In a ruling that is bound to have an effect in cities across India, a Chennai court has said that landlords can only take one month's advance from tenants.
A Chennai court, citing a previous precedence set by the Supreme Court of India, underlined that the landlord is lawfully entitled to only month's rent advance.
The XIII Small Causes Court cited the 1996 Supreme Court verdict: "The landlord is entitled to receive only one month's agreed rent by way of advance and any amount paid in excess of agreed rent... shall be refunded or adjusted towards rent," while passing the order, the Indian Express reported.
The Chennai court passed the ruling last week while hearing an eviction petition filed by a landlord under the Tamil Nadu Buildings (Lease and Rent Control) Act.
The landlord, Niamuthullah, reportedly told the court that he had rented out his house to an advocate, Hariharan Rajan. The tenant, however, defaulted on the rent and electricity bills for 11 months (from 1, February, 2007 to 31, January, 2008). He said in his appeal that the tenant should be evicted on the basis of "wilful default".
The tenant, in his counter argument, told the court that he had paid Rs 25,000 as advance to the house owner. The problem began when Rajan tried to deposit the rent to the owner's bank account instead of paying cash. Following this, Rajan tried to pay the rent by money order, but the landlord refused.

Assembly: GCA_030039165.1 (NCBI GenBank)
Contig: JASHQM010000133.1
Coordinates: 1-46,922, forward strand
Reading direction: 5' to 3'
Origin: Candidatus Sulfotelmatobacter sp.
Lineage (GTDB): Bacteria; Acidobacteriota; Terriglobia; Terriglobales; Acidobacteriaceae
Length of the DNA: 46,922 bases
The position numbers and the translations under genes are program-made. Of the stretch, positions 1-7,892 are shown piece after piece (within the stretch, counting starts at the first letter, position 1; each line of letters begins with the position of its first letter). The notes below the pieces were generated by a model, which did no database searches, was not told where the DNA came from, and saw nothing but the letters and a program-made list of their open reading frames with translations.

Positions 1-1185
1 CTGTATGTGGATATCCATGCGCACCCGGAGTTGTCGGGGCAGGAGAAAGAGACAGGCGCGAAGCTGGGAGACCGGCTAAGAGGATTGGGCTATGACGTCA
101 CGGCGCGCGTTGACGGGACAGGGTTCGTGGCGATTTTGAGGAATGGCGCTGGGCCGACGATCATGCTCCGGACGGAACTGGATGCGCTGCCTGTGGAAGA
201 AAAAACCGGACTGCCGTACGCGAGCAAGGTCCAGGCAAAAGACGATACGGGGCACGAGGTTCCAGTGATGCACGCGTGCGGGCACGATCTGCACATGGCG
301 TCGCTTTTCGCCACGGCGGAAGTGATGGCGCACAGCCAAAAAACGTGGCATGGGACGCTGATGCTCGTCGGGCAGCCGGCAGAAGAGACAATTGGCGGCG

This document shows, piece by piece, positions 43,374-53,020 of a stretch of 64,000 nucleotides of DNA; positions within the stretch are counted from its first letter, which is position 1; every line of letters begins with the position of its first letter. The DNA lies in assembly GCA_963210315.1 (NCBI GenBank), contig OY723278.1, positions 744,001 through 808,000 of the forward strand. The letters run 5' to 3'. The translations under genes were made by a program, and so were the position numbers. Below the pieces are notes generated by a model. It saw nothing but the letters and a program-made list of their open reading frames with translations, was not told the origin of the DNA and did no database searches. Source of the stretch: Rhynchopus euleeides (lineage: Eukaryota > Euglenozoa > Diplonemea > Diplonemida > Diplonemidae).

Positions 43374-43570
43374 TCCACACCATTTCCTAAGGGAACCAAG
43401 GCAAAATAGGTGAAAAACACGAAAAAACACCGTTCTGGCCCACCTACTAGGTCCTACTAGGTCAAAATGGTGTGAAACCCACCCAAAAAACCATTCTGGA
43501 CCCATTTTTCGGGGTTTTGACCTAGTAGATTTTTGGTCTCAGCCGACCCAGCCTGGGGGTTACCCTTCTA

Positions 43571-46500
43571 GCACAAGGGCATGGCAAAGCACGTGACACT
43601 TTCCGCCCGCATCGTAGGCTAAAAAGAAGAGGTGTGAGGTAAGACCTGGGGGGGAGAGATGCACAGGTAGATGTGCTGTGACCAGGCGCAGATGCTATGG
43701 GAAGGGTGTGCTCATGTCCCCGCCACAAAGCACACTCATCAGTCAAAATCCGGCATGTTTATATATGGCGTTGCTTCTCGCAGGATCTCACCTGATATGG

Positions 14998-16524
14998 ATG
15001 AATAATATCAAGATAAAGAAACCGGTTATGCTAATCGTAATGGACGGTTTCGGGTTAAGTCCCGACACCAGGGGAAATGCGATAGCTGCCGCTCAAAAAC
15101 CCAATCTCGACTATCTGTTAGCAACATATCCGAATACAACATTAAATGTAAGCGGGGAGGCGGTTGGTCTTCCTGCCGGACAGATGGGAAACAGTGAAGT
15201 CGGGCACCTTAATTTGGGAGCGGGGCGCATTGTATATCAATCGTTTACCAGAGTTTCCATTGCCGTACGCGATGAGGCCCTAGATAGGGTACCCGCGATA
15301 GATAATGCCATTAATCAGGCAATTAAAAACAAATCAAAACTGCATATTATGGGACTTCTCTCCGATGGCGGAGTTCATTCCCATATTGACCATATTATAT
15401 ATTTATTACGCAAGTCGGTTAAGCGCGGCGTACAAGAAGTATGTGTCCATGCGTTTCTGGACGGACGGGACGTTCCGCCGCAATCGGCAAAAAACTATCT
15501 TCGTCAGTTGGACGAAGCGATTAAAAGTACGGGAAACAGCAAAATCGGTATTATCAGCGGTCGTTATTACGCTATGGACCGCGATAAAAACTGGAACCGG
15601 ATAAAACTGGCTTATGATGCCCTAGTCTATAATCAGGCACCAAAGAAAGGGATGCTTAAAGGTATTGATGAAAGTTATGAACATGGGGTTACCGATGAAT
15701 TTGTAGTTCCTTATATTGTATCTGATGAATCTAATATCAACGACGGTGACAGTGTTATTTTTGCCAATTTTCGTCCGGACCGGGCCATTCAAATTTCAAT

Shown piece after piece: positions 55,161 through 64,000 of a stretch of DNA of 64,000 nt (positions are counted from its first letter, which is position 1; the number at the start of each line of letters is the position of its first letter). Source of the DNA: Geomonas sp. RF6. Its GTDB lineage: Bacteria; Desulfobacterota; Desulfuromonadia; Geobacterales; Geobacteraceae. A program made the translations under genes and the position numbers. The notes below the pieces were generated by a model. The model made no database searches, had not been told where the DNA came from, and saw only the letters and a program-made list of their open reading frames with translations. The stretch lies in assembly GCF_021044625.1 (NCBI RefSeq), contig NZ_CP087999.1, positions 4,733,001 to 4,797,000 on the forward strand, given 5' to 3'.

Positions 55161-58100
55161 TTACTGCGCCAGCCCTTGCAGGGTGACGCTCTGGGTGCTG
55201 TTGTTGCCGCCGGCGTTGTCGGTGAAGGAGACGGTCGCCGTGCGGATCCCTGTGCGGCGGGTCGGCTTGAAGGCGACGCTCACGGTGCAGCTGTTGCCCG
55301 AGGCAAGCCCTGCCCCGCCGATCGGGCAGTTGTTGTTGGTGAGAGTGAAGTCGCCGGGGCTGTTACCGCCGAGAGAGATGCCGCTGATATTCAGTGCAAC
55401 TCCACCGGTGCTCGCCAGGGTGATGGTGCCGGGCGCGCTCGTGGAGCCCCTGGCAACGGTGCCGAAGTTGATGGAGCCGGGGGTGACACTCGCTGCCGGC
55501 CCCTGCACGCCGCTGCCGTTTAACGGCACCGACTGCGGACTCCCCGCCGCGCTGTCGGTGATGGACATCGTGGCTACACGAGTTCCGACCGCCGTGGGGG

The tenant argued that the house owner, in violation of the SC rule, collected more than one month's rent as advance and hence any pending amount should be adjusted from the advance.
Judge C Sasikumar, favouring Rajan's argument, said that the tenant had submitted the rental receipts as evidence, which shows that rent for May 2007 and July 2007 were not paid.
"The contention of Niamuthullah that Rajan had committed wilful default is not acceptable," the judge said dismissing the petition, according to the Times of India. Judge Sasikumar then asked the owner to adjust the arrears from the advance.
The issue of rent-advance is become a major problem for the residents of metro cities. In Bengaluru, tenants are expected to cough up 12 months' rent as security deposit for a house. "Even after paying so much money, the tenant ends up being at the mercy of the landlord, who at times even mistreats them," a city resident said.